WEST Midlands Mayor Andy Street suffered his first setback since being elected last year when his plans to add more than £10 a year to the average Council Tax bill was rejected by his cabinet.

The Conservative mayor faces a cabinet made up of five Labour council leaders and two Tories who, voting on party lines, rejected his budget proposal.

Mr Street wanted to set a £10,80 precept, an extra charge, on the average band D council tax bill to raise £7.5 million for the running of the West Midlands Combined Authority.

But in a protest led by Coventry City Council leader George Duggins and seconded by Walsall leader Sean Coughlan, the Labour dominated cabinet voted it down in a protest at Government funding cuts.

It was a first vote on the proposed budget ahead of public consultation and there will now be negotiations between the mayor and council leaders before their next meeting in February.

Andy Street - Conservative.
Andy Street - Conservative.

Councils are already implementing Council Tax increases of up to five per cent, of which two thirds is being specifically raised to fund under pressure social care services. Further increases in police and fire service charges, which make up a small part of the overall Council Tax bill, are also being proposed.

Since being elected as the West Midlands first mayor last May Mr Street, the former managing director of John Lewis, has sought to build cross party consensus with his Labour colleagues and steered away from blatant party political posturing.

But Labour council leaders used the vote to make a political point about the Conservative Government cutting funds to local authorities who are in turn forced to raise Council Tax.

The £10.80 a year increase was designed to raise £7.5 million to run the combined authority and if not approved insiders say the mayor may have to raid budgets set aside for projects - such as public transport, housing development and even the Commonwealth Games - to cover basic costs.

Mayor Andy Street adds £12 to West Midlands council tax bills

But there is optimism on all sides that agreement can be reached.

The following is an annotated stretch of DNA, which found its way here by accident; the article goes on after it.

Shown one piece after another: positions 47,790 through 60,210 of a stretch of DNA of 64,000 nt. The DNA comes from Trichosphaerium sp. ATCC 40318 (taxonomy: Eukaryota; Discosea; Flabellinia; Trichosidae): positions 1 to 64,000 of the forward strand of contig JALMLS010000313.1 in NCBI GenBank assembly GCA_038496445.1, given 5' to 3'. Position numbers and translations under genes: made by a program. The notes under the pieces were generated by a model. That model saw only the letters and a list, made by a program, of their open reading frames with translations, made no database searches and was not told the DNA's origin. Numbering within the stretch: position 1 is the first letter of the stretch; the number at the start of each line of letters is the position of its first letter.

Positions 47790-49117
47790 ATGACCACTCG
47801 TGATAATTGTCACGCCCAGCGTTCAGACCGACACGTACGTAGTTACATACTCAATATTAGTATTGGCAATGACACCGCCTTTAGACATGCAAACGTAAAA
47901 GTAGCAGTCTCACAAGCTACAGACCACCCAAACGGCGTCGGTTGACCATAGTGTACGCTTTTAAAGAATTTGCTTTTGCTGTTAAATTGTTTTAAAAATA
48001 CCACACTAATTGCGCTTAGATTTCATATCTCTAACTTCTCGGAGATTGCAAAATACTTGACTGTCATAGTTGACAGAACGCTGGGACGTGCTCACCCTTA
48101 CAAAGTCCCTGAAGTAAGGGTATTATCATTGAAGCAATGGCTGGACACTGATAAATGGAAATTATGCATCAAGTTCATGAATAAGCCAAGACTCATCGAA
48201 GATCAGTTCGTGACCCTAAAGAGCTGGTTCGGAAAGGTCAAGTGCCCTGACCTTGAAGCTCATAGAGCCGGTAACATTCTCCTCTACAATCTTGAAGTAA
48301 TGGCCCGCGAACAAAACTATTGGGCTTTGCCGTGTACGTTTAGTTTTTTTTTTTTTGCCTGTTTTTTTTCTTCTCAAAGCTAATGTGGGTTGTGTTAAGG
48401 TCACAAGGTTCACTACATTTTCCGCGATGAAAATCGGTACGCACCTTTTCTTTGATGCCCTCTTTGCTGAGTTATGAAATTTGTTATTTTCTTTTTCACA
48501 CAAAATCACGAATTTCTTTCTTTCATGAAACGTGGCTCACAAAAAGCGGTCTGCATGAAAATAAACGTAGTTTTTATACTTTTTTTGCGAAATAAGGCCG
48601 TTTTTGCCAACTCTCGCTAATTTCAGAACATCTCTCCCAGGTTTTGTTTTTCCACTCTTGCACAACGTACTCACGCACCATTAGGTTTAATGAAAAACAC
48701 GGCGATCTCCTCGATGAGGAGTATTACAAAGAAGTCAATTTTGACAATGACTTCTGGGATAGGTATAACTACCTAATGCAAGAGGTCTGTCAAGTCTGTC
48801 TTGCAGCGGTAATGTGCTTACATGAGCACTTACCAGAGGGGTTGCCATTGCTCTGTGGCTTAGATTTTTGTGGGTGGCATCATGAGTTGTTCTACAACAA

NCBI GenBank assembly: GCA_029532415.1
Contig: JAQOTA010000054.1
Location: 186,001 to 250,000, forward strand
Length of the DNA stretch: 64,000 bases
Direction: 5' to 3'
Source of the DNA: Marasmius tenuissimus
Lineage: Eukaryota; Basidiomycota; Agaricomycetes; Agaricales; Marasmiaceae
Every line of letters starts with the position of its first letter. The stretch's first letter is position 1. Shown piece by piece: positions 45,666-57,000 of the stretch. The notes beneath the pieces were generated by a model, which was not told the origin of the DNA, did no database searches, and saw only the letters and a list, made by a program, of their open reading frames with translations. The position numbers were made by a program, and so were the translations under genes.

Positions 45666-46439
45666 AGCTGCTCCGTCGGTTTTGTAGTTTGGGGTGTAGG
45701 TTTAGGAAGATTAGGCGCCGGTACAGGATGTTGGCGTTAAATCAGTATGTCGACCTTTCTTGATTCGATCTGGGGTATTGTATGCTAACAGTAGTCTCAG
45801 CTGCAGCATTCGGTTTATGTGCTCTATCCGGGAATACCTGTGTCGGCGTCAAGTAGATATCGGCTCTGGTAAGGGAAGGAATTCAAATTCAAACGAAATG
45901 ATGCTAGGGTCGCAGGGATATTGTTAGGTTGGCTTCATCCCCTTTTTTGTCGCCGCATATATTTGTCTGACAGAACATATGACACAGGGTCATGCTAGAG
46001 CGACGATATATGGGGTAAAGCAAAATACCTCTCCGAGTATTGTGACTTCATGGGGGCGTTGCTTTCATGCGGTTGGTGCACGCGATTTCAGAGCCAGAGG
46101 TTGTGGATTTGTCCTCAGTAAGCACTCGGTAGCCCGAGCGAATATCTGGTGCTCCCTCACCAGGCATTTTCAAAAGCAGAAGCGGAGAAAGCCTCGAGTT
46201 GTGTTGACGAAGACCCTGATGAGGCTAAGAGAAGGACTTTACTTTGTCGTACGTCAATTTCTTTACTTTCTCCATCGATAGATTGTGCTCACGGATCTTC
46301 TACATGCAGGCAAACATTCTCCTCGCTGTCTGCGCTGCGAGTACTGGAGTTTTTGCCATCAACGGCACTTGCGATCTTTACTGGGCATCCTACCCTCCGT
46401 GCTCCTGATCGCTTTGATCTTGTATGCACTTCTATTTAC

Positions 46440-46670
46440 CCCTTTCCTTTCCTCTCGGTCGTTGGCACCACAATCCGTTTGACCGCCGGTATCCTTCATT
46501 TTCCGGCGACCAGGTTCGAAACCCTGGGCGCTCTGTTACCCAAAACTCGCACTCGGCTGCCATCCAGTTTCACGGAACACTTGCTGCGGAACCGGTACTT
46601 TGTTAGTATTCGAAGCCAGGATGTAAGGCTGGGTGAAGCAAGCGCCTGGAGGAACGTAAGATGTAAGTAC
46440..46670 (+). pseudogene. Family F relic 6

A West Midlands Combined Authority spokesman said: “The report to the WMCA Board was the first formal stage of a scrutiny and consultation process that will run until February 9 when the Board is scheduled to make a final decision on the proposed budget.

“This consultation process is designed to enable WMCA members to scrutinise, discuss and table any amendments such as the one seen at Friday’s meeting and this process will continue over the next four weeks.

“Options are being considered in light of the Board’s decision and further discussions on the draft budget will be held with WMCA members, the business community and other stakeholders in the run up to February 9.”

UPDATE - Mayor to face questions over budget

Mayor of the West Midlands Andy Street will be questioned about the region’s proposed budget for the coming year at a public meeting in Birmingham.

The combined authority's scrutiny committee, chaired by Sandwell councillor Peter Hughes, will quiz Mr Street about his £178 million budget proposals at a meeting on Wedesday, January 24.

Cllr Hughes said: "This is the first meeting ever where the West Midlands Combined Authority Mayor, Andy Street, will be questioned directly about the finances of the organisation and budget for 2018/19 and proposals for funding his office.

“I feel that we are acting as a voice of the people in scrutinising finances that will have a direct impact on West Midlands residents.”

The public are invited to attend the meeting, at the Combined Authority offices in Summer Lane from 10am, but only questions posed by the committee will be permitted. They must also book a place in advance here.